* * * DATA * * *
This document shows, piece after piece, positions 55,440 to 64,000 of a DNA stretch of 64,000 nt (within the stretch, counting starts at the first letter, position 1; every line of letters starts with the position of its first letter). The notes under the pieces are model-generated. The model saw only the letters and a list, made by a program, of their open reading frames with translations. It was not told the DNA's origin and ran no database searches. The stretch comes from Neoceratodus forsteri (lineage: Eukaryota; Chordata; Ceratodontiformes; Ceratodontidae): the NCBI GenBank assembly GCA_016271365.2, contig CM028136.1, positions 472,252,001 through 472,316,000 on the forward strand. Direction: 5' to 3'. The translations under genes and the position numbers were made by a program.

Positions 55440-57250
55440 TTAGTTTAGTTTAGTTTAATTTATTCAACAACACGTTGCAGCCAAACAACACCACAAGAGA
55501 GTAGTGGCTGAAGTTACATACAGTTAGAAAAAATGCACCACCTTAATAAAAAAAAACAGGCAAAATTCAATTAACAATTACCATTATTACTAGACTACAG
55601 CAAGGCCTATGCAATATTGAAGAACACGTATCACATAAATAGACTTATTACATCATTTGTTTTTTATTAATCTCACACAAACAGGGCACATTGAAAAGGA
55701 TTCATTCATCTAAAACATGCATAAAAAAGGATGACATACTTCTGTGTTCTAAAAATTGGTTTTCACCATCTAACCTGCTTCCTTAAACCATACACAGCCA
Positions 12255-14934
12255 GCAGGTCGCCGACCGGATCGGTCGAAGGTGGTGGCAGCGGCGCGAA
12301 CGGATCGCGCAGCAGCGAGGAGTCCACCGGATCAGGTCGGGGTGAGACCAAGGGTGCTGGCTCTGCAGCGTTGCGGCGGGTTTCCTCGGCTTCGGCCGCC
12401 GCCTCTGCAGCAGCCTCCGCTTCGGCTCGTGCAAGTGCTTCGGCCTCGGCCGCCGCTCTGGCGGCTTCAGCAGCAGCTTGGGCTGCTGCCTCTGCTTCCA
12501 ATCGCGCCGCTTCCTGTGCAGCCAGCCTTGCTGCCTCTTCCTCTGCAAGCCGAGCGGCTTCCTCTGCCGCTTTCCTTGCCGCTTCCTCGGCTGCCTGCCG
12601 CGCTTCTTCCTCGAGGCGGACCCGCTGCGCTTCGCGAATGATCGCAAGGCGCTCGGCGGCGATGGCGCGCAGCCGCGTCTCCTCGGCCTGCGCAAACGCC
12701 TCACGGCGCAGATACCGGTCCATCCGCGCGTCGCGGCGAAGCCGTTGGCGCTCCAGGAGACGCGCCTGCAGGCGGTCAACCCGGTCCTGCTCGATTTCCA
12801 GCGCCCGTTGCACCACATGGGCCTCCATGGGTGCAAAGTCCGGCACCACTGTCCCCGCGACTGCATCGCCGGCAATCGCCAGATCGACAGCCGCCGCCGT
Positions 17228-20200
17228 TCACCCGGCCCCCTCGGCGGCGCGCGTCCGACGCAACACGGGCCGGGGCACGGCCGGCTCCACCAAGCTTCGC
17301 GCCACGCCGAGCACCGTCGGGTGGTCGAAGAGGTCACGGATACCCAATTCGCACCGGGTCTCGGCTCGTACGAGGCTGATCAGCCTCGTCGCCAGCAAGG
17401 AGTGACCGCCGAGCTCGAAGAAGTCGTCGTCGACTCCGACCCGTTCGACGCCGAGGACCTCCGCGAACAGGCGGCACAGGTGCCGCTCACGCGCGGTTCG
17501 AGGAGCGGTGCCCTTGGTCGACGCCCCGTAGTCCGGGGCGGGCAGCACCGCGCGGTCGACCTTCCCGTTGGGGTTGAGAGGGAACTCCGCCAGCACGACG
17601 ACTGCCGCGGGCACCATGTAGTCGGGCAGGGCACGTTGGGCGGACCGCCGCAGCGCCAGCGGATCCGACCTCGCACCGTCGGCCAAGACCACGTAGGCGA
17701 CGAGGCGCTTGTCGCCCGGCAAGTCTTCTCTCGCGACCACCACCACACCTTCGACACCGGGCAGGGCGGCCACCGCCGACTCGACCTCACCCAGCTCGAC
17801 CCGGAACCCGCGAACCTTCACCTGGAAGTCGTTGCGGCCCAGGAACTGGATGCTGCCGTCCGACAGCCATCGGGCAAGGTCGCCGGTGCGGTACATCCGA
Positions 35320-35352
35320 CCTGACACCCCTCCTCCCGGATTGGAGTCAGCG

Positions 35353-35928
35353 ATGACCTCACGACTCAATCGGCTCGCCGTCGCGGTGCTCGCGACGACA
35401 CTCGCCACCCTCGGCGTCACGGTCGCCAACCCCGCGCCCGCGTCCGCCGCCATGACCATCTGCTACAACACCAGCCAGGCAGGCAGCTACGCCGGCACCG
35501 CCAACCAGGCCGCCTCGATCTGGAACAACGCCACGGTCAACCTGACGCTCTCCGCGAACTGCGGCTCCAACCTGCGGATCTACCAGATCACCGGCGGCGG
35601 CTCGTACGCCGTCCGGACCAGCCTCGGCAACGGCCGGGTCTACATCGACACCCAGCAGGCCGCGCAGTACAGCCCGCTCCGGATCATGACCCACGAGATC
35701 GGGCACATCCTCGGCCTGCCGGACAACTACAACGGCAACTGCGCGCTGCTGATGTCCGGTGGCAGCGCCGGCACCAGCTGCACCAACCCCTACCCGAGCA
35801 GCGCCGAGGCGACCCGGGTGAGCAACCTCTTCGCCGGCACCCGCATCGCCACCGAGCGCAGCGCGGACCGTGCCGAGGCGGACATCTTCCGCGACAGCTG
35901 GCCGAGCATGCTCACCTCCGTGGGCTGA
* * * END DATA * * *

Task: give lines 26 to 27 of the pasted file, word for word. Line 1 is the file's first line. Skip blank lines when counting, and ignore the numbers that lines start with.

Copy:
35353 ATGACCTCACGACTCAATCGGCTCGCCGTCGCGGTGCTCGCGACGACA
35401 CTCGCCACCCTCGGCGTCACGGTCGCCAACCCCGCGCCCGCGTCCGCCGCCATGACCATCTGCTACAACACCAGCCAGGCAGGCAGCTACGCCGGCACCG